polynomial to be computed. For 𝑗 = 0, 1,

, 𝑥 𝑘+𝑗 ], for 𝑘 = 0, 1,

, 𝑛 𝑗.

, 𝑥 𝑗 ], for 𝑗 = 0, 1,

, 𝑛.

algorithm implements this idea.

Algorithm (Divided-Difference Table) Given 𝑛 distinct interpolation points 𝑥 0 , 𝑥 1 ,

the values of a function 𝑓 (𝑥) at these points, the following algorithm computes the coefficients

𝑐 𝑗 = 𝑓[𝑥 0 , 𝑥 1 ,

, 𝑥 𝑛 , and

, 𝑥 𝑗 ] of the Newton interpolating polynomial.

2

for 𝑖 = 0, 1, 𝑑 𝑖 = 𝑓(𝑥 𝑖 )

, 𝑛

do

end for 𝑖 = 1, 2,

, 𝑛

do

for 𝑗 = 𝑛, 𝑛 1,

, 𝑖 do

𝑑 𝑗 = (𝑑 𝑗 𝑑 𝑗1 )/(𝑥 𝑗 𝑥 𝑗𝑖 )

end

end

Example We will use Newton interpolation to construct the third-degree polynomial 𝑝 3 (𝑥) that fits the data

𝑖

𝑥 𝑖

𝑓(𝑥 𝑖 )

0

1

2

3

1

0

1

2

3

4

5

6

In other words, we must have 𝑝 3 (1) = 3, 𝑝 3 (0) = 4, 𝑝 3 (1) = 5, and 𝑝 3 (2) = 6. First, we construct the divided-difference table from this data. The divided differences in the table are computed as follows:

𝑓[𝑥 0 ]

𝑓[𝑥 1 ]

𝑓[𝑥 2 ]

𝑓[𝑥 3 ]

𝑓[𝑥 0 , 𝑥 1 ]

𝑓[𝑥 1 , 𝑥 2 ]

=

𝑓(𝑥 0 )

=

3

=

𝑓(𝑥 1 )

=

4

=

𝑓(𝑥 2 )

=

5

=

𝑓(𝑥 3 )

=

6

=

𝑓[𝑥 1 ] 𝑓[𝑥 0 ]

 

𝑥 1 𝑥 0 4 3

=

 

0

(1)

=

7

=

𝑓[𝑥 2 ] 𝑓[𝑥 1 ]

 

𝑥 2 𝑥 1

 

5

(4)

=

1 0

3

𝑓[𝑥 2 , 𝑥 3 ]

𝑓[𝑥 0 , 𝑥 1 , 𝑥 2 ]

𝑓[𝑥 1 , 𝑥 2 , 𝑥 3 ]

𝑓[𝑥 0 , 𝑥 1 , 𝑥 2 , 𝑥 3 ]

=

9

=

𝑓[𝑥 3 ] 𝑓[𝑥 2 ]

 

𝑥 3 𝑥 2 6 5

=

 

2 1

 

=

11

=

𝑓[𝑥 1 , 𝑥 2 ] 𝑓[𝑥 0 , 𝑥 1 ]

 
 

𝑥 2 𝑥 0

 

9

(7)

=

 

1

(1)

=

8

=

𝑓[𝑥 2 , 𝑥 3 ] 𝑓[𝑥 1 , 𝑥 2 ]

 

𝑥 3 𝑥 1 11 9

 

=

 

2 0

=

10

 

𝑓[𝑥 1 , 𝑥 2 , 𝑥 3 ] 𝑓[𝑥 0 , 𝑥 1 , 𝑥 2 ]

=

𝑥 3 𝑥 0

 
 

10 8

 

=

 

2

(1)

=

6

The resulting divided-difference table is

𝑥 0 = 1

𝑥 1 = 0

𝑥 2 = 1

𝑥 3 = 2

𝑓[𝑥 0 ] =

3

 

𝑓[𝑥 0 , 𝑥 1 ] =

7

𝑓[𝑥 1 ] =

4

 

𝑓[𝑥 1 , 𝑥 2 ] =

9

𝑓[𝑥 2 ] =

5

𝑓[𝑥 3 ] = 6

𝑓[𝑥 2 , 𝑥 3 ] = 11

𝑓[𝑥 0 , 𝑥 1 , 𝑥 2 ] = 8

𝑓[𝑥 1 , 𝑥 2 , 𝑥 3 ] = 10

𝑓[𝑥 0 , 𝑥 1 , 𝑥 2 , 𝑥 3 ] = 6

It follows that the interpolating polynomial 𝑝 3 (𝑥) can be obtained using the Newton divided- difference formula as follows:

𝑝 3 (𝑥)

3 𝑗1

=

𝑗=0

𝑓[𝑥 0 ,

, 𝑥 𝑗 ]

𝑖=0

(𝑥 𝑥 𝑖 )

= 𝑓[𝑥 0 ] + 𝑓[𝑥 0 , 𝑥 1 ](𝑥 𝑥 0 ) + 𝑓[𝑥 0 , 𝑥 1 , 𝑥 2 ](𝑥 𝑥 0 )(𝑥 𝑥 1 ) +

𝑓[𝑥 0 , 𝑥 1 , 𝑥 2 , 𝑥 3 ](𝑥 𝑥 0 )(𝑥 𝑥 1 )(𝑥 𝑥 2 )

= 3 7(𝑥 + 1) + 8(𝑥 + 1)𝑥 6(𝑥 + 1)𝑥(𝑥 1).

4

We see that Newton interpolation produces an interpolating polynomial that is in the Newton form, with centers 𝑥 0 = 1, 𝑥 1 = 0, and 𝑥 2 = 1.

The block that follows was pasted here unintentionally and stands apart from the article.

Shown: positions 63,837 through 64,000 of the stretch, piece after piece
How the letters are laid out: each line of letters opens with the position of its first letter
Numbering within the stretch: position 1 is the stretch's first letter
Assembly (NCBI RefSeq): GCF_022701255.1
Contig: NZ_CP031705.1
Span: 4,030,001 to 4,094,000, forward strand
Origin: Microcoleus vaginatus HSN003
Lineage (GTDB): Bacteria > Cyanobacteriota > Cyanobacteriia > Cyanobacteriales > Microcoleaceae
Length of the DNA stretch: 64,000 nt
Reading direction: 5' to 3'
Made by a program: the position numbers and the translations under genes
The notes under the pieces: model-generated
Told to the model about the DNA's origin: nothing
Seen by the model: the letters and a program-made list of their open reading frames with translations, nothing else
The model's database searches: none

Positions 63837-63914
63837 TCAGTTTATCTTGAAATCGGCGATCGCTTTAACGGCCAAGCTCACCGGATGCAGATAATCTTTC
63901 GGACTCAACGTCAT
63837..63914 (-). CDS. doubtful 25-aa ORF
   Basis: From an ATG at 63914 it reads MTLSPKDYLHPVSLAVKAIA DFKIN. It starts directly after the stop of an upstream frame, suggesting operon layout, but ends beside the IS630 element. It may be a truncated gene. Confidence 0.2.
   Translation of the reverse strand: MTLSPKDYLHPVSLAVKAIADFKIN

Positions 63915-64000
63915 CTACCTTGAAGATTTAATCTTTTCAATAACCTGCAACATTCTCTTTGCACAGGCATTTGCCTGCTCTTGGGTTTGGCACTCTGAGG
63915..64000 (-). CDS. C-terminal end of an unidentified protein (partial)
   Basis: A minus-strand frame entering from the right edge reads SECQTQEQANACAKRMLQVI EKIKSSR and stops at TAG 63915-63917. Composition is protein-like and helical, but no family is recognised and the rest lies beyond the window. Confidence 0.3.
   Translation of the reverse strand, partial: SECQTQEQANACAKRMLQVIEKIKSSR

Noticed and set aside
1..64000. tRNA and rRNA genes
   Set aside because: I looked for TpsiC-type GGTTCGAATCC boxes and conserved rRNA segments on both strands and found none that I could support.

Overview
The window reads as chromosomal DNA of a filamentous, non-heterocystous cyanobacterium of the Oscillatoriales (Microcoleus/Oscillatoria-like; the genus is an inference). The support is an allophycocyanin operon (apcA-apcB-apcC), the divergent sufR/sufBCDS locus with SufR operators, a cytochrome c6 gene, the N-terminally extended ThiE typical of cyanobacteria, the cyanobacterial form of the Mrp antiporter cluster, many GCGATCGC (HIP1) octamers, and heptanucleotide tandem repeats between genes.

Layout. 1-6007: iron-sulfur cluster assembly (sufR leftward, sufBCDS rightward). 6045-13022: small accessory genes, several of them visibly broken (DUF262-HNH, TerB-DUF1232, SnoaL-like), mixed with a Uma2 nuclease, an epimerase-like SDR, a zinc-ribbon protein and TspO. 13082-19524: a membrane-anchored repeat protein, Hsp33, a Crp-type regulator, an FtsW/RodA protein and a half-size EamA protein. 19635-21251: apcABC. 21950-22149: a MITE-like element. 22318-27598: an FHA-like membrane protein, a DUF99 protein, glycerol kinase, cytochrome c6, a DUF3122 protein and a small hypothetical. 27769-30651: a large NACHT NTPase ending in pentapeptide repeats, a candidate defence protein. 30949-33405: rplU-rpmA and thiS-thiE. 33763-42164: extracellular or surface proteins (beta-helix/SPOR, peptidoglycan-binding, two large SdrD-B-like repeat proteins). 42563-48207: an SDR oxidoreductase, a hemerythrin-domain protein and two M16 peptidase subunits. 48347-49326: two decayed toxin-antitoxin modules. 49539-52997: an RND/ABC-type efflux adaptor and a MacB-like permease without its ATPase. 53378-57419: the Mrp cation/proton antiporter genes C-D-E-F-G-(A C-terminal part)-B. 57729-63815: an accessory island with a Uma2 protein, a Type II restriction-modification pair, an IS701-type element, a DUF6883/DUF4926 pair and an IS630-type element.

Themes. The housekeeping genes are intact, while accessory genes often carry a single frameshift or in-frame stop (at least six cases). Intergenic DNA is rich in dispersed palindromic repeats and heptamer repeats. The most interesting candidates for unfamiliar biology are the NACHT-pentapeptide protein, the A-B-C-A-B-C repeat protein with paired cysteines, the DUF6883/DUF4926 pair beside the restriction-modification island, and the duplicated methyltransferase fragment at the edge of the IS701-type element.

Once the coefficients have been computed, we can use nested multiplication to evaluate the resulting interpolating polynomial, which is represented using the Newton divided-difference formula

𝑝 𝑛 (𝑥)

=

=

=

𝑛

𝑗=0

𝑛

𝑐 𝑗 𝒩 𝑗 (𝑥)

𝑓[𝑥 0 , 𝑥 1 ,

, 𝑥 𝑗 ]

𝑗1

(𝑥 𝑥 𝑖 )

𝑗=0

𝑓[𝑥 0 ] + 𝑓[𝑥 0 , 𝑥 1 ](𝑥

𝑓[𝑥 0 , 𝑥 1 ,

𝑖=0

𝑥 0 ) + 𝑓[𝑥 0 , 𝑥 1 , 𝑥 2 ](𝑥 𝑥 0 )(𝑥 𝑥 1 ) +

, 𝑥 𝑛 ](𝑥 𝑥 0 )(𝑥 𝑥 1 ) ⋅⋅⋅ (𝑥 𝑥 𝑛1 ).

Algorithm (Nested Multiplication) Given 𝑛 distinct interpolation points 𝑥 0 , 𝑥 1 ,

coefficients 𝑐 𝑗 = 𝑓[𝑥 0 , 𝑥 1 ,

rithm computes 𝑦 = 𝑝 𝑛 (𝑥) for a given real number 𝑥.

𝑦 = 𝑐 𝑛 for 𝑖 = 𝑛 1, 𝑛

, 0 do

, 𝑥 𝑛 and the

, 𝑥 𝑗 ] of the Newton interpolating polynomial 𝑝 𝑛 (𝑥), the following algo-

𝑦 = 𝑐 𝑖 + (𝑥 𝑥 𝑖 )𝑦

2,

end

It can be seen that this algorithm closely resembles Horner’s Method, which is a special case of nested multiplication that works with the power form of a polynomial, whereas nested multiplication works with the more general Newton form.

Example Consider the interpolating polynomial obtained in the previous example,

𝑝 3 (𝑥) = 3 7(𝑥 + 1) + 8(𝑥 + 1)𝑥 6(𝑥 + 1)𝑥(𝑥 1).

We will use nested multiplication to write this polynomial in the power form

𝑝 3 (𝑥) = 𝑏 3 𝑥 3

+ 𝑏 2 𝑥 2 + 𝑏 1 𝑥 + 𝑏 0 .

This requires repeatedly applying nested multiplication to a polynomial of the form

𝑝(𝑥) = 𝑐 0 + 𝑐 1 (𝑥

𝑥 0 ) + 𝑐 2 (𝑥 𝑥 0 )(𝑥 𝑥 1 ) + 𝑐 3 (𝑥 𝑥 0 )(𝑥 𝑥 1 )(𝑥 𝑥 2 ),

and for each application it will perform the following steps,

𝑏 3

𝑏

𝑏

𝑏

0

1

2

=

=

=

=

𝑐 3

𝑐 2 + (𝑧 𝑐 1 + (𝑧

𝑐 0 + (𝑧 𝑥 0 )𝑏 1 ,

𝑥 2 )𝑏 3 𝑥 1 )𝑏 2

5

where, in this example, we will set 𝑧 = 0 each time. The numbers 𝑏 0 , 𝑏 1 , 𝑏 2 and 𝑏 3 computed by the algorithm are the coefficients of 𝑝(𝑥) in the Newton form, with the centers 𝑥 0 , 𝑥 1 and 𝑥 2 changed to 𝑧, 𝑥 0 and 𝑥 1 ; that is,